• In contrast, IR’s passenger segment has been witnessing a decline in the number of passengers over the past few years. However, revenue from the passenger segment increased at a CAGR of about 12 per cent during 2011-16, while the number of passengers declined from 8,306 million in 2011-12 to 8,152 million in 2015-16. The number of passenger bookings in both non-suburban and suburban segments fell by about 1 per cent during 2015-16. The suburban segment accounted for almost 55 per cent of the traffic during 2015-16.
  • During the current fiscal year (April-June  2016), traffic has not improved. Freight traffic was reported at 271 mt during the first quarter of 2016-17, which is about 0.5 per cent lower than the corresponding period of the previous year. Passenger traffic also witnessed a negative growth of 2 per cent during the first quarter of 2016-17 as compared to the corresponding period of 2015-16.
  • More recently, the pace of infrastructure development has picked up pace. IR commissioned about 2,800 km of broad gauge lines in 2015-16 against an average of 1,500 km during the period 2009-14. Electrification also gathered pace with 3,100 route km being electrified during 2014-16 against an average of 1,236 route km per year during 2009-14. In the Northeast, IR commissioned 545 km of broad gauge lines during 2015-16 as compared to the average completion rate of 110 km per year between 2009 and 2014.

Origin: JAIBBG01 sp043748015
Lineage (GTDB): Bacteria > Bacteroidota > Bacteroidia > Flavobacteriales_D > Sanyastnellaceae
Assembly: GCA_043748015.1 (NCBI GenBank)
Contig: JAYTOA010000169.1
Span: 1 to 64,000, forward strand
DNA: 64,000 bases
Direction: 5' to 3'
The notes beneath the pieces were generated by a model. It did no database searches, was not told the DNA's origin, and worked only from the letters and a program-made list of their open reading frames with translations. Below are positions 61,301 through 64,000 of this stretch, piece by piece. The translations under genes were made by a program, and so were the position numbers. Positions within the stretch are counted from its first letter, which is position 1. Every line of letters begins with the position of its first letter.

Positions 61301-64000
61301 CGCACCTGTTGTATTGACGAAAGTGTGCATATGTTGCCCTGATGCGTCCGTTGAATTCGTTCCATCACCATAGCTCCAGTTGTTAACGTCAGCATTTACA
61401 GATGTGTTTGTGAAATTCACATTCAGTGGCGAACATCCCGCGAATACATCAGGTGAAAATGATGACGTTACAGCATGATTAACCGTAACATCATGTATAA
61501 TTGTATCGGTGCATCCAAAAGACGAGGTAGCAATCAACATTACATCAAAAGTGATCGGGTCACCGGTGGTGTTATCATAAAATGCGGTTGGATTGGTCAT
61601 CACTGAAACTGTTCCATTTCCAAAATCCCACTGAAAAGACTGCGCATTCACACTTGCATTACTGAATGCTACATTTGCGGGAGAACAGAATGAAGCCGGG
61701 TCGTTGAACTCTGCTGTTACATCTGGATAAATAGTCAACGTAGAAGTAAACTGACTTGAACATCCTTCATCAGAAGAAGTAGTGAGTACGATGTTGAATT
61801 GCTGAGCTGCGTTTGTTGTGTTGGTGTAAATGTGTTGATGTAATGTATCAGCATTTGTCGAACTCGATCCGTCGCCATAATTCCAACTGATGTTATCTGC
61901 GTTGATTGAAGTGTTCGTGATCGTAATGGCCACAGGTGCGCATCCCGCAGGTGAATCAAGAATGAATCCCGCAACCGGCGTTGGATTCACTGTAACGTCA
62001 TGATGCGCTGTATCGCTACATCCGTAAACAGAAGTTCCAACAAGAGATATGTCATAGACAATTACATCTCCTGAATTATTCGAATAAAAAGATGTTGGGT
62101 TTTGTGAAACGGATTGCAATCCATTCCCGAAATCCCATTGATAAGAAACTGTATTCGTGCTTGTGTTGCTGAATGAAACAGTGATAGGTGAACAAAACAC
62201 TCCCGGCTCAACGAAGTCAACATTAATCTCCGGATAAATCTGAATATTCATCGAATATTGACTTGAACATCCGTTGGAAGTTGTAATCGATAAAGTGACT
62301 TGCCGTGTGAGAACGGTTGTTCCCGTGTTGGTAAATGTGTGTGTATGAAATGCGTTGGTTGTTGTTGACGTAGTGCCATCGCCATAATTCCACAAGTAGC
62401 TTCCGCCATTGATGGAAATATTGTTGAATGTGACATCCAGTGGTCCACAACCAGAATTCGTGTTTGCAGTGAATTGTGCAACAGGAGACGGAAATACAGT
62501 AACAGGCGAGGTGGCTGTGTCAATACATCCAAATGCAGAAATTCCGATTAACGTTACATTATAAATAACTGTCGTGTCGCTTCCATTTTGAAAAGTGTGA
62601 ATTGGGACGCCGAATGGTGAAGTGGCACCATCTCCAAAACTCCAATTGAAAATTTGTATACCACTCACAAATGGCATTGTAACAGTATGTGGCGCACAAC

• The operating ratio, which is one of the key indicators of financial health, is still high and was recorded at about 90 per cent for 2015-16. The figure is expected to cross 92 per cent during 2016-17 mainly due to the financial burden imposed by higher salaries as per the Seventh Pay Commission recommendations.